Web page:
The horror of octopuses has plagued the Western imagination for centuries. But the real creature is possessed with uncanny intelligence, distinct personality and superpowers humans can barely dream of.
It can change colour and shape. It can taste with its skin. It has a beak like a parrot, venom like a snake and ink like an old-fashioned pen, and it can pour a 45-kilogram body through an opening smaller than an orange. You’d have to turn to science fiction or go to outer space to find an animal more alien than an octopus.
Perhaps it’s no wonder that, from 13th century Icelandic legends of the tentacled Kraken to Jules Verne’s Twenty Thousand Leagues Under the Sea, octopuses (not octopi) have given people the willies. “The tiger can only devour you,” wrote Victor Hugo in Toilers of the Sea, but the octopus, with its “innumerable hideous mouths … sucks your life-blood away.”
The horror of octopuses (the largest on record: a giant Pacific at 136 kilograms with an arm span of nearly 10 metres) has plagued the Western imagination for centuries. But the real creature is radically different from that, possessed with uncanny intelligence, distinct personality and superpowers humans can barely dream of.
Extraordinary new discoveries have been reported about octopuses in recent months that give the lie to the monster myth. A new species was added to the 250-plus kinds of octopuses so far described, and this one – pink and with appealing, large eyes – is so cute that the second part of its proposed scientific name is Latin for “adorable”: Opisthoteuthis adorabilis.
A team of researchers sequenced the first octopus genome, revealing hundreds of genes found in no other animal – many of them active in the octopus’ unusual brain, colour-changing skin and elastic, tasting suckers. The researchers found a “dramatic expansion” of some nervous system genes once thought the exclusive providence of backboned animals such as humans.
Marine biologists reported on two octopus species that appear to be surprisingly social – one of them in a large community of so-called gloomy octopuses (though the animals appeared perfectly happy) off Australia’s coast, a place christened Octopolis. Another species – the larger Pacific striped octopus, catalogued by California researchers – shares dens with mates and makes love in the position favoured by missionaries.
Octopuses are remarkably intelligent, even though they are in the family of invertebrates known as molluscs, which includes the brainless clams. They learn to recognise individual humans quickly, even when they are looking up through the water at volunteers who are identically dressed, as has been demonstrated in experiments at the the Seattle Aquarium.
They also can solve puzzles. One devised at the New England Aquarium demanded the octopus open three plexiglass boxes, each nested inside the other, and each with a different lock, in order to retrieve a crab from the innermost cube. Every single octopus presented with the cubes figured them out. They can also open jars – and sometimes screw the lids back on – and they enjoy assembling and disassembling Mr Potato Head and Lego.
They excel at escaping their tanks. They can lift heavy lids (a single sucker can lift up to 13 kilograms) and ooze through tiny cracks. At some aquariums, octopuses have been known to sneak out of one tank in order to sneak into another and eat its rightful occupants. Sometimes they seem to escape simply because they are curious.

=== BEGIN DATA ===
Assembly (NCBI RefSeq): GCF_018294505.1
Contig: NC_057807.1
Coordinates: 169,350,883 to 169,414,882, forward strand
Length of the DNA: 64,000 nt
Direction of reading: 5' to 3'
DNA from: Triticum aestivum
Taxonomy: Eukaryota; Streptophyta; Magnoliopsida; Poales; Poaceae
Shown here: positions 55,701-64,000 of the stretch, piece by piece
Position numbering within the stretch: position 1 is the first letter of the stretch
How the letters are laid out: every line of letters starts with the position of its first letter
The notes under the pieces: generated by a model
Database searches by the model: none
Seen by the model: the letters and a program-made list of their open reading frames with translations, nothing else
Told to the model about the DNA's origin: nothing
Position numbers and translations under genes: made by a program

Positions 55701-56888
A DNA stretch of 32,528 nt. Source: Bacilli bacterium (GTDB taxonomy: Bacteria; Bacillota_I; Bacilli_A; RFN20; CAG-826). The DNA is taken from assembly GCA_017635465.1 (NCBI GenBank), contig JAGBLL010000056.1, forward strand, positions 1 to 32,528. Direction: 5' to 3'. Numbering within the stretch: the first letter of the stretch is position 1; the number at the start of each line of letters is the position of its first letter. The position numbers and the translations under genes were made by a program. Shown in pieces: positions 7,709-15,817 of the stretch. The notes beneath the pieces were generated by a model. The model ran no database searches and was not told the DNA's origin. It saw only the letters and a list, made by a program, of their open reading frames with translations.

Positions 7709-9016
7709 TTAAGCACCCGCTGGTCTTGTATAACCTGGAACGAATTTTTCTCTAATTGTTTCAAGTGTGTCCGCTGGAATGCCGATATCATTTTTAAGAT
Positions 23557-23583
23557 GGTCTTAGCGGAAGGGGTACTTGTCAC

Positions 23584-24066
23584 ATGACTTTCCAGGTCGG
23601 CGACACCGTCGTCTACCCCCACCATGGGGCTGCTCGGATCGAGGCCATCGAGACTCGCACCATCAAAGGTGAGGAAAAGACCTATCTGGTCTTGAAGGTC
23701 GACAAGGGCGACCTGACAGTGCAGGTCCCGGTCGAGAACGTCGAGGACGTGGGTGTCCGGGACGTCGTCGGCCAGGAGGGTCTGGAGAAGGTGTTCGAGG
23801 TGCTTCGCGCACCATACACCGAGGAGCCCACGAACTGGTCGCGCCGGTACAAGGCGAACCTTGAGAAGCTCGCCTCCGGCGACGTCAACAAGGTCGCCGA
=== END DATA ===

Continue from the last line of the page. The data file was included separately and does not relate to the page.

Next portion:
I’ve learnt the truth of octopuses’ intelligence firsthand. I first met Athena, a giant Pacific octopus with an arm span of about 3 metres, behind the scenes at the New England Aquarium. When the keeper lifted the lid to her tank, she turned red with excitement and slid from her lair to greet me. She looked me directly in the eye. As I plunged my hands and arms into the saltwater to stroke her, her arms – and their strong white, powerful suckers – boiled up to meet mine. She was clearly as curious about me as I was about her.
Kali was another octopus who loved to play. Every Wednesday when I visited the aquarium, she’d rise to the top of her tank to greet me. She managed to train me and octopus enrichment expert Wilson Menashi. Unlike other octopuses – which seemed to enjoy a little play, then some fish, then more play and more fish – Kali wanted to eat everything first, which she taught us by blasting us in the face with freezing cold saltwater if we didn’t hand over all the fish immediately.
I considered every octopus I got to know a friend. That may sound odd, considering octopuses and humans last shared a common ancestor half a billion years ago, back before our hearts, eyes or brains had evolved. The human brain sits like a walnut in a shell; the skull-free octopus brain wraps around its throat. And most of its neurons are in its arms, which raises the possibility of diffuse consciousness or even multiple selves.
Humans learnt to make fire; octopuses learned to taste with their skin. Humans learned to paint and sculpt. Octopuses learned to create moving colour patterns on their own bodies. We use ink for writing. They use it to fool predators.
Octopuses show us alternative alternate paths of thinking and wildly different ways of being. They stretch our minds in directions far more productive than fear. We have much to learn from them. (For instance, they offer models for developing “soft robots” unconstrained by joints.) But, perhaps even more valuable, by demonstrating that intelligence is more varied and emotions more universal than we imagined, the octopus stretches our moral universe.
Sy Montgomery is the author of The Soul of an Octopus: A Surprising Exploration into the Wonder of Consciousness.
Los Angeles Times
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